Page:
Keywords: Canola oil, Beef fat, Lipid utilization, Clarias gariepinus.

*Corresponding author: sappl@bgu.ac.il


Research Paper

Effect of Feeding Different Levels of Cottonseed on the Reproductive Performance of

Surti Buffaloes

 

J.L. Chuadhary and Hem Raj Jet

Livestock Research Station

Maharana Pratap University of Agriculture & Technology, Udaipur-313 601, India

 

(Received November 14, 2006)

ABSTRACT

Chuadhary, J.L. and Jat, H.R. 2008. Effect of feeding different levels of cottonseed on the reproductive performance of Surti buffaloes. Animal Nutrition and Feed Technology, 8: 81-88.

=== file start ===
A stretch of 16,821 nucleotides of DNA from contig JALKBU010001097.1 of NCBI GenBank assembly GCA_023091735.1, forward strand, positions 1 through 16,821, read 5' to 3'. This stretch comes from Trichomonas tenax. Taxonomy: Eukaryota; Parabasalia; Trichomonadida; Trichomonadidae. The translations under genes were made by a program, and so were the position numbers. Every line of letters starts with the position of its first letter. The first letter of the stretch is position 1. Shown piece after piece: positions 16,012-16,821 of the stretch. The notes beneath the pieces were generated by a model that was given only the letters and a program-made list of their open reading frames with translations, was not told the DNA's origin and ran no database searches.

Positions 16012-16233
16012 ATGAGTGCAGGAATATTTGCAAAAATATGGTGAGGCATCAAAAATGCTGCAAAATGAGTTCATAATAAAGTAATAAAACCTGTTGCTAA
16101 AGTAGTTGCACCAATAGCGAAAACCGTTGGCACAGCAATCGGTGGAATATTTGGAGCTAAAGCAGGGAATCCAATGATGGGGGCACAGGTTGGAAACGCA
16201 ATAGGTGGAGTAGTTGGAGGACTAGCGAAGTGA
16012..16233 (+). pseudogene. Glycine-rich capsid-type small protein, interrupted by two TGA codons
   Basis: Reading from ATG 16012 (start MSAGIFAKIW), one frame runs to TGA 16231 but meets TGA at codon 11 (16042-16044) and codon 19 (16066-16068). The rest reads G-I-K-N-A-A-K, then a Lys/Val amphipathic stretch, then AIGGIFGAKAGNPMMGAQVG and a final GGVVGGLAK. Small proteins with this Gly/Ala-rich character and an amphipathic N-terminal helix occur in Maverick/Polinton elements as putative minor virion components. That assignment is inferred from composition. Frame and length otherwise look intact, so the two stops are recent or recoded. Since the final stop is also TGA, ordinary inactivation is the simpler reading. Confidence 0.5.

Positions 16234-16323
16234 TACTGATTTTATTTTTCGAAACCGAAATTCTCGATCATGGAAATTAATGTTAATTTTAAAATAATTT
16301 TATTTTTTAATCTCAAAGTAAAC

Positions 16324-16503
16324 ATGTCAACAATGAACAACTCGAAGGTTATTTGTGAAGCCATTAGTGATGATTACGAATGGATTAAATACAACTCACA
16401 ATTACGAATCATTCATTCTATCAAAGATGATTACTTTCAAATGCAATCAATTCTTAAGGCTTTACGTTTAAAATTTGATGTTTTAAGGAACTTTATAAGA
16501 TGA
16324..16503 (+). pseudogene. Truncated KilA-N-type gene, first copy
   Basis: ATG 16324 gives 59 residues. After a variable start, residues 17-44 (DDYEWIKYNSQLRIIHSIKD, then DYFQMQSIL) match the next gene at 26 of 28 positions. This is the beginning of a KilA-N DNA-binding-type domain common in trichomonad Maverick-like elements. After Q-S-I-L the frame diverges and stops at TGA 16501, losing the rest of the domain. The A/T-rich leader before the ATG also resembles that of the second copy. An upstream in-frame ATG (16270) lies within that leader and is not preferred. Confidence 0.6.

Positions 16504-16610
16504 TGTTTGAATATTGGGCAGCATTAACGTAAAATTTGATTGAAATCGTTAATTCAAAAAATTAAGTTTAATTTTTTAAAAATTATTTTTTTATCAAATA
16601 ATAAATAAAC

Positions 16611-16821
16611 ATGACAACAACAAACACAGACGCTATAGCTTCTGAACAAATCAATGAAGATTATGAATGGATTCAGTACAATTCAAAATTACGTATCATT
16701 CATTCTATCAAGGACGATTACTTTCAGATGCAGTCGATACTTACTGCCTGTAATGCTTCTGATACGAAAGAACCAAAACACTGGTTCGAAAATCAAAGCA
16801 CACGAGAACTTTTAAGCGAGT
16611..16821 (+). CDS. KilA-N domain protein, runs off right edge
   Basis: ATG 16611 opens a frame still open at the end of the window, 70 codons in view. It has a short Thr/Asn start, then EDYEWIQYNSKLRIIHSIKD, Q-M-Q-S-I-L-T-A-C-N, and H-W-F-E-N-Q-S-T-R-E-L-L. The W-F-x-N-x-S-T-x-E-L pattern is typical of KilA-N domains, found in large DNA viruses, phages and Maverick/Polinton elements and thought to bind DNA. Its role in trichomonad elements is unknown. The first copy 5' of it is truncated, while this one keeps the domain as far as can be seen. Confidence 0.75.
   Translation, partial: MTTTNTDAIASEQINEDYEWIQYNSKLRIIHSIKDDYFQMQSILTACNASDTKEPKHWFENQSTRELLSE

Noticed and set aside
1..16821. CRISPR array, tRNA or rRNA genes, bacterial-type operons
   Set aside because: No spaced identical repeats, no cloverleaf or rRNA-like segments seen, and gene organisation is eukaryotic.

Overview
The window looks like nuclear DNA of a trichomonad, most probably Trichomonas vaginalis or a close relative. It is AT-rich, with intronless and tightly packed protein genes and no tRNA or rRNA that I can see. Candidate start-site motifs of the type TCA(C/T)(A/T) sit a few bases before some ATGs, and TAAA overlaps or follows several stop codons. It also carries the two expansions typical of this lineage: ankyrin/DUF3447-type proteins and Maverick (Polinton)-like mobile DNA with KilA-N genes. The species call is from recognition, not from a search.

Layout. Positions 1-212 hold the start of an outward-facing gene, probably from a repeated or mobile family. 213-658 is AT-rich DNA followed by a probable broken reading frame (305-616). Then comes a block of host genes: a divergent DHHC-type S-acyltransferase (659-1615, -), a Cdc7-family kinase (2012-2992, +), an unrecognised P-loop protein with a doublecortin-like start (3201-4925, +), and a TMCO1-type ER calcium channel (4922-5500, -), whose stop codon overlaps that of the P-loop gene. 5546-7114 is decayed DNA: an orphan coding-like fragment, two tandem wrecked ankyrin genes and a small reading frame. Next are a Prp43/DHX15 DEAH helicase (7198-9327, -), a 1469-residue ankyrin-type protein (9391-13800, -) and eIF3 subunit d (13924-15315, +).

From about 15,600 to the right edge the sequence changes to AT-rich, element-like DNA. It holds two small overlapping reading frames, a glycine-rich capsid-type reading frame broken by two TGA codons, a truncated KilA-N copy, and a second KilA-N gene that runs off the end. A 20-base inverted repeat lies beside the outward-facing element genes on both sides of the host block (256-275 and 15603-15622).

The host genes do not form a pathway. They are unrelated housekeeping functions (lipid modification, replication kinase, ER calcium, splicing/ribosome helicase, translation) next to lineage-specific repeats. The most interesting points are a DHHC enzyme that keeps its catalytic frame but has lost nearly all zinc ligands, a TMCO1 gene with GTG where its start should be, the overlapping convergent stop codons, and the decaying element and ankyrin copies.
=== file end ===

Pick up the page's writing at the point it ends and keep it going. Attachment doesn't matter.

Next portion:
Eighteen lactating Surti buffaloes in early stage of lactation were divided into three groups of six animals each on the basis of body weight (475.83±13.23 kg) and milk yield (6.75±0.32 kg) and were allotted to three dietary treatments viz. T1 – zero per cent cottonseed in concentrate mixture, T2 – 30 per cent cottonseed in concentrate mixture and T3 – 60 per cent cottonseed in concentrate mixture. Additionally, all groups were fed on a basal roughage consisting of 15 kg green Lucerne and ad libitum sorghum stover. The buffaloes of T3 group consumed significantly (P<0.05) more DM, DCP and TDN than T1 group, but there were no significant differences were observed between T2 and T1 groups. The milk yield and fat in milk were affected (P<0.05) by the level of cottonseed given to buffaloes. The average 6 per cent FCM yield 9.21, 10.16 ands 11.32 kg in T1, T2 and T3 groups, respectively. Higher (P<0.05) milk yield was recorded in T3 as compared to T1 group. However, there was no difference in milk yield of T2 and T1 groups. A vasectomised bull was paraded among the experimental animals daily for finding the buffaloes in heat and buffaloes showing complete estrus symptom were inseminated. The average post partum oestrus interval in T1, T2 and T3 was 142.33, 85.0 and 83.0 days, respectively. The mean service period was 292.50, 184.50 and 172.33 days, respectively in T1, T2 and T3 treatments. The numbers of services required per conception were 5.83, 3.50 and 3.00 in T1, T2 and T3, respectively. The results showed that higher levels of cottonseed in the diet substantially improved the milk yield and post partum reproductive performance of buffaloes.